In 2004 I took the scenic route back to Cape Town after 9 years in London. Heading off on a round-the-world trip sounded wonderful – but a few days before I left, cold feet set in and I was terrified!
What if nobody talked to me for the whole four months?! What if someone smuggled contraband into my backpack and I ended up in the Bangkok Hilton? What if I missed my flight and the balance of my RTW ticket was voided, leaving me somewhere like the Cook Islands? (That last one wouldn’t really have been so bad, would it?!)
Well, my worries were unfounded and those were possibly the best four months of my life. Conversation wasn’t a problem as I soon discovered a sub-culture of very lucky people who were also on their way around the globe. Meeting the ones travelling in the opposite direction from me was the best as they always had tons of advice and suggestions.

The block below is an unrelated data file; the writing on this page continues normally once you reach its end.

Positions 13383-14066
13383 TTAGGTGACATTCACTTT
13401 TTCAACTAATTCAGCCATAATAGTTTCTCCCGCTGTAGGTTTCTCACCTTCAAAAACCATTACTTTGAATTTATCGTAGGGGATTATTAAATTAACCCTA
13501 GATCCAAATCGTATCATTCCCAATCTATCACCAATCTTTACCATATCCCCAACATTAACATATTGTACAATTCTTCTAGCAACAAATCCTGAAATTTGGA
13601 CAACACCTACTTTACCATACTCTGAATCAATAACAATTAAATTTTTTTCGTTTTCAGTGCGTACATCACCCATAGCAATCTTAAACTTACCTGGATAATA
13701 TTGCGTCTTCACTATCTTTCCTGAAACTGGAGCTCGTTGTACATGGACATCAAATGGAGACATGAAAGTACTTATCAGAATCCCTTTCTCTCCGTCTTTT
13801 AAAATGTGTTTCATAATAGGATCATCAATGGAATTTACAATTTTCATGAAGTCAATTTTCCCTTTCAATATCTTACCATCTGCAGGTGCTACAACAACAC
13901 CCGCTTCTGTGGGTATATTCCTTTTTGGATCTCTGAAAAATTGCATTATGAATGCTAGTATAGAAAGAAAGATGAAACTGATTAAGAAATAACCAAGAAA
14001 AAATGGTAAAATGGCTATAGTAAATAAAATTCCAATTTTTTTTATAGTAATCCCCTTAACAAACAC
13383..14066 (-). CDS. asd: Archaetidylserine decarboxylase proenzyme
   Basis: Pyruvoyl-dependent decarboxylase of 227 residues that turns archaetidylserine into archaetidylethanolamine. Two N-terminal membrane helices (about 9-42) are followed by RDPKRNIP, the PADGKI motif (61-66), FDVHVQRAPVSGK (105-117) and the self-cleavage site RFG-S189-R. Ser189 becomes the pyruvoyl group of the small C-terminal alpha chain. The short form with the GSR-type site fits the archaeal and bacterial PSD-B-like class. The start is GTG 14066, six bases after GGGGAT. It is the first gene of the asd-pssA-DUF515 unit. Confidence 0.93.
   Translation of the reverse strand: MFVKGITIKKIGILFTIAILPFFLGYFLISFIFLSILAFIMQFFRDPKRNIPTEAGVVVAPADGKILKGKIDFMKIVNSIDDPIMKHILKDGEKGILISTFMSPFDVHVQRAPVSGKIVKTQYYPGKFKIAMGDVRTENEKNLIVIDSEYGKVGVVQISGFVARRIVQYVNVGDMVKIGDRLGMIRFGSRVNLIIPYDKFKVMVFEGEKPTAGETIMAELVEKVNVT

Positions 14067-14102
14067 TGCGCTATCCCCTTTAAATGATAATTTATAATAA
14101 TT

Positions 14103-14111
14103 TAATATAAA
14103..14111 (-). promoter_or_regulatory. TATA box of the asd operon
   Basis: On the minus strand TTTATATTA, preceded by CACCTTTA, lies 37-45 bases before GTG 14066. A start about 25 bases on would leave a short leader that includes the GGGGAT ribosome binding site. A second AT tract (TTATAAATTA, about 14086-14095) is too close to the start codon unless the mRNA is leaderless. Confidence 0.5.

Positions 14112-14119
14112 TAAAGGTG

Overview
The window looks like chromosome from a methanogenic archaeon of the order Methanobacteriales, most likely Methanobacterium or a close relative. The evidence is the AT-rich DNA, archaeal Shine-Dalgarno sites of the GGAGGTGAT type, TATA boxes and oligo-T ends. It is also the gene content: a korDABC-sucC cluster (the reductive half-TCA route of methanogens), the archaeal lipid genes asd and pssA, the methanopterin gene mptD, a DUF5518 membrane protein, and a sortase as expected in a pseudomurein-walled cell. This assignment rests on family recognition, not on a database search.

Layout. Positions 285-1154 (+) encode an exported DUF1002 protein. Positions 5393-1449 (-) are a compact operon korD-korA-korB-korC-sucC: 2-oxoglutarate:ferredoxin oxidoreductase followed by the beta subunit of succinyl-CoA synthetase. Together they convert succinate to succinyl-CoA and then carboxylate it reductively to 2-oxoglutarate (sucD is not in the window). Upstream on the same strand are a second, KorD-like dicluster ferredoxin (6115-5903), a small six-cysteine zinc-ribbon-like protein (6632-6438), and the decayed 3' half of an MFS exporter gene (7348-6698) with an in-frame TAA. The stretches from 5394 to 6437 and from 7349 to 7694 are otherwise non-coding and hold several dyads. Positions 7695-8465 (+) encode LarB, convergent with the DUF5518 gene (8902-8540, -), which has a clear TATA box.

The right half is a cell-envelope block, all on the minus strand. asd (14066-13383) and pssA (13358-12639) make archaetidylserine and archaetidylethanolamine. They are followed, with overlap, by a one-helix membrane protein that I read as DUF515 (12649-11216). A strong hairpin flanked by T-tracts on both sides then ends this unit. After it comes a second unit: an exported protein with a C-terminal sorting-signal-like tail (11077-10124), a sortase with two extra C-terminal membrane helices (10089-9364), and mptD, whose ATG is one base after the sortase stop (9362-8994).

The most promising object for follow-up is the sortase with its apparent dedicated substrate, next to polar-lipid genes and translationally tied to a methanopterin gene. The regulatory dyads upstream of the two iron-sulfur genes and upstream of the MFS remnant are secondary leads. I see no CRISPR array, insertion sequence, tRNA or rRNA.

One piece of advice I was given early on was ‘always go one step off the beaten track’. Just going on one village down the road, or one island off the mainland meant I’d find quieter, more authentic and less commercialised places. Locals would be less jaded to tourists and the kinds of travellers who made this effort would be less likely to be ‘drink your way around the world’ kids on their gap years.
Taking this advice of going a little bit off the beaten track resulted in some of my favourite experiences. I highly recommend it.